Melty

What do I fear?

Over the years, I have learned to deal with lots of challenges.   Even back at MIT, a challenger of mine acknowledged that while I made more noise than most, I also did more work than most, which earned their respect.  In many situations when I had someone to fight for and someone to fight with me, I waded right in, taking the hits, doing what was needed, and pushing well past comfort & ease.

This work, though, always came with a cost.   The requirement is to put my feelings in the background, to divert power to the brain, and not get stopped by any sense of emotional need or desire.   I need to stay chill, playing the concierge role, and leading with my head.

As a woman, though, especially as someone not seen as a woman by most who read my body before my heart, a lifetime of cold denial has not helped me grow roots, blossom and trust my feminine power.

I have learned, though, to be safe with myself, to cut off the outside world in a hermetic fashion, so I can create a place where I can just be me, not having to toughen up, being as melty as I can manage alone.

Is being melty alone very satisfying?   Well, no, not really.   Vulnerability is much more comforting when someone else hears you, understands you, and wraps you with their caring.   Tenderness and emotional availability can work wonders, or so I hear; it really hasn’t been part of my relationship experience.

What I fear, you see, is that dreaded choice that happens when I feel emotions in the wider world with no means of support.   Do I have to harden again, or do I just start sobbing in the car, needing to hide and get the stress off my aging, tender skin?

The challenge of engaging unhealed people, individuals who haven’t done the work to own their own feelings and make considered choices, is not new to me.   I know what it feels like to be targeted by someone who needs to act out their unresolved issues and I know how some want you to help through magically giving them answers, remotely doing the healing they find daunting, onerous and terrifying.   The notion that I am responsible for the feelings I trigger in others, that I have some responsibility to reply to their concerns and to change for their comfort, well, that is a challenge a melty person will tend to avoid.

The most difficult thing about trans is negotiating others fears.

In a lifetime where I was never safe being melty, even as a toddler, someone who needs caring and being put high on the priority list, being out and about for too long without somewhere to retreat into myself and melt, well, that just feels like a burden too big to bear.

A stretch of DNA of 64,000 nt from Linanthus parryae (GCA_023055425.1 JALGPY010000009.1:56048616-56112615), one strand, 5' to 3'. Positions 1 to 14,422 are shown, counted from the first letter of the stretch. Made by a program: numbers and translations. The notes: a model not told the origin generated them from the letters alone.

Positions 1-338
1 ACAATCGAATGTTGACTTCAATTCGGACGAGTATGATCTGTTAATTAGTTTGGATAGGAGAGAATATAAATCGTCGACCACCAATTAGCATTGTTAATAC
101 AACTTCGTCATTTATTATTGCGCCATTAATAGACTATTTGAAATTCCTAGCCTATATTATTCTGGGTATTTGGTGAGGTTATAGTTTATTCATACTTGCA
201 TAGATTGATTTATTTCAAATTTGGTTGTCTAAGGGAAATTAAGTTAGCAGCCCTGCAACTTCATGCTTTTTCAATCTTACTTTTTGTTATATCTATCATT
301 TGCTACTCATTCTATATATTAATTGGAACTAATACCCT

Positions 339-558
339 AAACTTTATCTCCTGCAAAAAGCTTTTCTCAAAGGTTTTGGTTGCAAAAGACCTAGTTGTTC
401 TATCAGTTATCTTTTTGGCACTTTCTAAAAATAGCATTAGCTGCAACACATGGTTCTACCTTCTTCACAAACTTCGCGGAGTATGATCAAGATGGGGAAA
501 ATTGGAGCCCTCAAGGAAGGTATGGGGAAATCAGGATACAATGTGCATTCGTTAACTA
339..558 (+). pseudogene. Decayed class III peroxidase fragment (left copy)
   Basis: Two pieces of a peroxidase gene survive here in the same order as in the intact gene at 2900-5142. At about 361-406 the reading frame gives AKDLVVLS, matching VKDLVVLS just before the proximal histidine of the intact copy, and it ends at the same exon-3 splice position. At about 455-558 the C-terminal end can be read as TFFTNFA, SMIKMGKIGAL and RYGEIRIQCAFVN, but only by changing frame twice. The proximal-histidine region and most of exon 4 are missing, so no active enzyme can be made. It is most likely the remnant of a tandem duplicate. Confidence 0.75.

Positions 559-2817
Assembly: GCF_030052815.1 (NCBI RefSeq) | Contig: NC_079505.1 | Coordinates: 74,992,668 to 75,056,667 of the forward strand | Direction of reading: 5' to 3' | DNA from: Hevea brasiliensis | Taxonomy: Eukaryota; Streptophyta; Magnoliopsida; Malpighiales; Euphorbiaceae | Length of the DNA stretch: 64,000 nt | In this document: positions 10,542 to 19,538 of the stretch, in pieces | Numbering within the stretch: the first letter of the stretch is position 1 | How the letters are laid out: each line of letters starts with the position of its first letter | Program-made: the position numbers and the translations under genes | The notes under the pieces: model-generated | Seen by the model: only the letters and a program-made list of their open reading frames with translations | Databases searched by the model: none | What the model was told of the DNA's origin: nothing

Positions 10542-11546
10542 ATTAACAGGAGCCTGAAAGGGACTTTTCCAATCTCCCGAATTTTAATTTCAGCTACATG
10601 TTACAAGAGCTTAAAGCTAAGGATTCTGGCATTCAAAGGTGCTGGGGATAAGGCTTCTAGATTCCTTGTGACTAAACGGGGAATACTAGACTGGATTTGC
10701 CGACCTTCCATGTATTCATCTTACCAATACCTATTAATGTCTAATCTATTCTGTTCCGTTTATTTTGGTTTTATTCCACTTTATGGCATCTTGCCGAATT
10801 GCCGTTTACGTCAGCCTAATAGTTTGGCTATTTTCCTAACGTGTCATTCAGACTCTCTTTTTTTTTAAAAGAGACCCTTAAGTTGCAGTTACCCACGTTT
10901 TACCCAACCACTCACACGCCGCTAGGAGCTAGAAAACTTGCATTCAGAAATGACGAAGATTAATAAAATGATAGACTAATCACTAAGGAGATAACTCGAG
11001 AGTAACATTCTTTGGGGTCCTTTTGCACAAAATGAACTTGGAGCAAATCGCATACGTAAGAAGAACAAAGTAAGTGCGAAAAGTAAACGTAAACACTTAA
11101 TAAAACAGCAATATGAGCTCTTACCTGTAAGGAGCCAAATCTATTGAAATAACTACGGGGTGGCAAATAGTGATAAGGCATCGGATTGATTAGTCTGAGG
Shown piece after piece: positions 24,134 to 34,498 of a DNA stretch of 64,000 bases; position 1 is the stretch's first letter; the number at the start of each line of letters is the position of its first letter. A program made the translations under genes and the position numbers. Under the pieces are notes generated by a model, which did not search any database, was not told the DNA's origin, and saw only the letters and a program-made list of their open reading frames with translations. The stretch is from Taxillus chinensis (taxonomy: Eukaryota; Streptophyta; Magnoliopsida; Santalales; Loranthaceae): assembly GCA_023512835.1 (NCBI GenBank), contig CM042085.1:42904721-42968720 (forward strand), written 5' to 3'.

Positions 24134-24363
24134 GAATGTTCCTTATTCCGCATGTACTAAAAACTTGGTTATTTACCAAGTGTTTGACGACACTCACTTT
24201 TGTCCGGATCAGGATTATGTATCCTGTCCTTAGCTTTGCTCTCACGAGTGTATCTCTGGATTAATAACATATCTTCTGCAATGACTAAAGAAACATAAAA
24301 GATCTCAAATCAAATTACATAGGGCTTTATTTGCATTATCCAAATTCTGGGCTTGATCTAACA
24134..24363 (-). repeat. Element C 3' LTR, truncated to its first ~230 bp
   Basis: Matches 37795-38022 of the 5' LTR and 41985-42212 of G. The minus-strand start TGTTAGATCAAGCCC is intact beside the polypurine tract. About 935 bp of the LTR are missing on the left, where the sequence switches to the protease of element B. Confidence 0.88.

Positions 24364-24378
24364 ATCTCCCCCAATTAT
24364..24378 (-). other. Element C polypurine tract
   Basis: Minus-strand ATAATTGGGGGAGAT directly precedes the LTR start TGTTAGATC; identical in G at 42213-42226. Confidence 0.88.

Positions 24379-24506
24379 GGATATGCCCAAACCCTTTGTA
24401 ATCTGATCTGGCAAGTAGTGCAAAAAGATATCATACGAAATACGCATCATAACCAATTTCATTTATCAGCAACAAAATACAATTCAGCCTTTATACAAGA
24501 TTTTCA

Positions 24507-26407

Engaging a bigger world would be easier, I suspect, if I had a better way to recover in my little world, some safety, some warmth, some understanding, some encouragement, some tenderness, but while I have learned to give these things to others, I haven’t found much of it for myself.

Most hits are not fatal.   With some brains and some work, you can recover from them.   Making smart choices helps give a sense of agency, of control, of power.   The only time you really fail is the last time that you try, as giving up is giving in.

I know all of this.   The reason that I should be more active in my own life is clear to me.

Oh, but the cost of lifting up my heart to embrace that burden, the price of having to take the hits & keep going when you just want to melt, just need to melt.  Oh. It scares the crap into me.

Good things can happen if I get out into the world.   People can see me and like me, bits of attraction kicking in.   I can feel the affirming energy and power as I connect, my voice being mirrored, my energy flowing.  Bits of what I desire can come back to me, tiny delights.

And, of course, I can be present for the divine surprises of life, those moments when you get what you never expected or even imagined, when the universe reaches in and touches your mind and your heart, opening you up and reminding you of the awe and beauty we are each heir to.

I know what  I fear, the meltdown that leaves me gasping, demanding healing time that just puts me off-line, crumpled and crushed.

Yet I also know that fear is a barrier to love coming into my life, the love of learning, the love of succeeding, the love of being seen, the love of being loved.

The experience of having to attenuate myself to keep others comfortable is an exercise of the mind, of a mind that I empowered to save myself so long ago.   A sharp mind was required to face a society that told me I was too damn much, too overwhelming,  too visionary, too intense, too queer, too passionate. I needed to modulate for others, policing myself to consider their fears by amplifying my own.

It is the heart, though, that drives that mind, a tender, feminine, emotional heart that needs to have the space to melt into beauty, into mushy, into love.   It is a heart that learned early what expectations were laid on this big body and big brain, expectations that just were designed to break it.

I know what I fear.  I fear a meltdown that I just can’t recover from on my own, one that costs just too much of the scant resources that I have left.   I fear the assumptions, expectations and just plain self-involvement of others who have never, as I see it, really been able to be there for me.   I fear the ultimate loneliness of a long-lost tranny.

I also know what I need.  I know the only way to get it is to be exposed, to show my love with grace & commitment,  ready for love.

Melty, then, like so many things, is both what I need and what I fear.

It has been a long, damn life.

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